In Part 1 of this series we talked about the "case" for recognition. In Part 2, we have debunked some of the myths around recognition, the next steps are to put a framework in place for an effective recognition program.
In The Carrot Principle, the authors outline a four-level approach to recognition that is straight forward and easy to implement.
The Manager who approached me in Part 1 of this series had used his original question of 'Sal, why do I have to give people recognition for doing their job?' to set me up.
He was persistent and continued, "I don't give people recognition for just doing their jobs. That's what they get paid for."
The conversation went on, and he justified his position of not giving people recognition by saying that he had high standards. Hmmm. High standards, I thought. What does that have to do with it?
In this post we'll focus on process.
For remote teams to maximize their effectiveness, they need to have disciplined processes in place. Here are some ideas you might consider:
One of the fastest ways to get a new team member "up to speed" is to make the process intentional.
In many companies, HR plays a key role in "onboarding" new employees. But more must be done at the team level (from senior leadership teams to functional teams) to help new team members get acclimated to the culture and its unwritten rules (that aren't documented in employee handbooks), and to truly understand roles and accountabilities (that aren't usually accurately captured in a position description).
When teams formally spend time orienting new team members it...
With the economy recovering and business picking up, I have been asked the following question several times by clients and potential clients in the past few weeks...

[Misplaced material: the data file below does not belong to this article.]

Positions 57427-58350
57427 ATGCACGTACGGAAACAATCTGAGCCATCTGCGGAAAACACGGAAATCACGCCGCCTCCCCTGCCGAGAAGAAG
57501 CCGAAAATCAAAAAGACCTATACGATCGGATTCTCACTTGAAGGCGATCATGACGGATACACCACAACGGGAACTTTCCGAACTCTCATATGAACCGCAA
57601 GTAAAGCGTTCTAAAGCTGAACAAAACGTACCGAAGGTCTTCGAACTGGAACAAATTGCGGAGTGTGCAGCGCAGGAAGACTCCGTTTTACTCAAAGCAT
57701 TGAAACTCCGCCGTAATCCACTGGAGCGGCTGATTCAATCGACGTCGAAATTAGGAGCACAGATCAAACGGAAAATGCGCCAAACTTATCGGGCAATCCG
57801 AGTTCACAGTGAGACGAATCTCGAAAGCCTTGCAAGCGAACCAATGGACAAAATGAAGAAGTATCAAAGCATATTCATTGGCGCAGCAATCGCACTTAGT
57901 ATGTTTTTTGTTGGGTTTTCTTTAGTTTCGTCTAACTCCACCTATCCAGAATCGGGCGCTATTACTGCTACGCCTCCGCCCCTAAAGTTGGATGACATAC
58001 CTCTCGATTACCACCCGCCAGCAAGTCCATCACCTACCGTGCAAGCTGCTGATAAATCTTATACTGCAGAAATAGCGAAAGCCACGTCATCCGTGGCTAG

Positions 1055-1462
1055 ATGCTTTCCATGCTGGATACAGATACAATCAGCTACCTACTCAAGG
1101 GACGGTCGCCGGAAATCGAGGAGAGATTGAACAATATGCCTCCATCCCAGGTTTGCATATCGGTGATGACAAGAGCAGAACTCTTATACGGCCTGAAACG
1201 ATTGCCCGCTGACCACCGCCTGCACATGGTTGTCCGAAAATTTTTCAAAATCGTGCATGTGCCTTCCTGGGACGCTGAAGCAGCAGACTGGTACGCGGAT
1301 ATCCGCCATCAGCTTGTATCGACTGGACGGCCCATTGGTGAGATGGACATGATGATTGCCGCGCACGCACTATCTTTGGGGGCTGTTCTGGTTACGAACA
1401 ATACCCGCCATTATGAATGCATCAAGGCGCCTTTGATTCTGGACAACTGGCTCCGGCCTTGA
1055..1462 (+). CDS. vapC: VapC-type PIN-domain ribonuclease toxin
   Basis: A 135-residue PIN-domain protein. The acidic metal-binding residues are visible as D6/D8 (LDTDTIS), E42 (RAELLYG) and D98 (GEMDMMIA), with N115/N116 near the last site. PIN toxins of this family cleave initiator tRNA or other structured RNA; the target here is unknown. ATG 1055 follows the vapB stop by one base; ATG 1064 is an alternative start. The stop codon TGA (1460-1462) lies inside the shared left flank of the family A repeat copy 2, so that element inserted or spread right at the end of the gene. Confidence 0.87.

"How do we keep growing and maintain our culture at the same time?"
That is a great question.
Things seemed to be changing quickly. In just a matter of three months, Ben was unexpectedly promoted from Consultant to Manager, Angela was hired and then quit, and now Henry was coming on board.
“So, how’s it going?” Ben's Manager Steve asked.
“Swamped,” Ben replied. “Henry’s started as of last Tuesday and so far seems to be working out pretty well.”
“Great,” Steve responded without knowing that Ben was about to continue.
“It’s nice having another resource around.”
“What?” Steve asked as he looked sharply back at Ben.
I have found myself reading works by Napoleon Hill, an American author who was one of the earliest producers of the modern genre of personal success literature. In the early nineteen hundreds, Andrew Carnegie commissioned him to interview over 500 successful men and women in order to discover and publish their formula for success.
Last week Dick Winters died at age 92.
He was described in a Wall Street Journal article as the leader of a valiant World War II paratrooper company that became famous a half-century later in historian Stephen Ambrose's Band of Brothers. I first read the book while I was on active duty, and then later watched the HBO miniseries (about 10 times).